### Theorem 2.2

The set $$C^\infty (]0,1])$$ is maximal spaceable and latticeable in $$(C([0,1]),d_\infty )$$.

### Proof

Let $$g:\mathbb {R} \rightarrow [0,1]$$ be defined by $$g(t)=e^{-\frac{1}{(t(1-t))^2}}$$ and set $$f=\frac{1}{g(\frac{1}{2})} \, g$$. Then f maps [0, 1] into [0, 1] and fulfills $$f(0)=f(1)=0$$ as well as $$f^{(n)}(0)=f^{(n)}(1)=0$$ for every $$n \in \mathbb {N}$$ where $$f^{(n)}$$ denotes the derivative of order $$n \in \mathbb {N}$$. For every $$\mathbf {s}\in l^\infty$$ it therefore follows that $$\Phi _f(\mathbf {s})$$ is infinitely differentiable on (0, 1]. According to Lemma 2.1$$\Phi _f(\mathbf {s})$$ is continuous at 0 for every $$\mathbf {s} \in c_0$$, which, again using Lemma 2.1, altogether yields that $$\Phi _f(c_0)$$ is a closed subspace and sublattice of $$(C([0,1]),d_\infty )$$. This completes the proof. $$\square$$

The next theorem has already been established and proved in [20]—our approach using $$\Phi _f$$, however, allows for an alternative very short and simple proof.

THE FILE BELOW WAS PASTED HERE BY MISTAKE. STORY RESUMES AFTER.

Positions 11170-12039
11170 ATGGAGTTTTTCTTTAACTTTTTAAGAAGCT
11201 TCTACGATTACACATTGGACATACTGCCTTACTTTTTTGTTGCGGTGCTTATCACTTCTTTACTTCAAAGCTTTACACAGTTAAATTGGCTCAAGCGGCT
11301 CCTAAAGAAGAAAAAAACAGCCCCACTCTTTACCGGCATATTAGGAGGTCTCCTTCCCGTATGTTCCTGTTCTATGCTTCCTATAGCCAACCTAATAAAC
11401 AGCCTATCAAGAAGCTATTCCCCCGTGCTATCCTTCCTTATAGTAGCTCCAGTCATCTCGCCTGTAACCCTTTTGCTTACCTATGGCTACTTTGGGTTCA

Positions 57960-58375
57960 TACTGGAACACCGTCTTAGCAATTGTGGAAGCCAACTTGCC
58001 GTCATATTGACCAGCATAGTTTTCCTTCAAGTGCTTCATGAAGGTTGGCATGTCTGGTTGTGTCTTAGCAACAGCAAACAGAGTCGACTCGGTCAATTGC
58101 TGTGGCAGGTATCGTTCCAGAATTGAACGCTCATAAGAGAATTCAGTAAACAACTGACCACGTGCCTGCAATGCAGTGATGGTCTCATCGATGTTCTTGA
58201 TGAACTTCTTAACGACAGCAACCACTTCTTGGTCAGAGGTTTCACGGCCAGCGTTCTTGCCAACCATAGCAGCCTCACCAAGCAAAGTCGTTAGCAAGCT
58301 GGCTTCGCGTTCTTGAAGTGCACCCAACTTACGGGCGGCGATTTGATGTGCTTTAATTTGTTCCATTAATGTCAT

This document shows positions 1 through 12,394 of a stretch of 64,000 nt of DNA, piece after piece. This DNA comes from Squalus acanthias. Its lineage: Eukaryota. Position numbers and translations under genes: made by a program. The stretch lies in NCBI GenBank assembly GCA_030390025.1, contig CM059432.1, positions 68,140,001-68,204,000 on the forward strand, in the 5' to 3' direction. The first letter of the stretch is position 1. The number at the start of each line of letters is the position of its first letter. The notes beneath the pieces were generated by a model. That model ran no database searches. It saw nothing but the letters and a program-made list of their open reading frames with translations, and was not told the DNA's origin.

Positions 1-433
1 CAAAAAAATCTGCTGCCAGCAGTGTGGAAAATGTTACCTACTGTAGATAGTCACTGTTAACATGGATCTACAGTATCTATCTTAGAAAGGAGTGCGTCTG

### Theorem 2.3

The set $$\mathcal {D}_0$$ is maximal spaceable and latticeable in $$(C([0,1]),d_\infty )$$.

### Proof

Let $$F:[0,1] \rightarrow [0,1]$$ denote a non-decreasing continuous function with $$F(0)=0,F(1)=1$$ fulfilling $$F'(x)=0$$ for $$\lambda$$-almost every $$x \in [0,1]$$. We could, for instance, choose F as the famous Cantor function (a.k.a. evil’s staircase, e.g., [14]) or Minkowski’s questions mark function (see, e.g., [17, 20] and the references therein) or work with fractal interpolation (see [26]). Obviously each such F corresponds to a probability measure which is singular w.r.t. $$\lambda$$, and is not Lipschitz continuous. Choose such a function F and define the function $$f: [0,1] \rightarrow [0,1]$$ by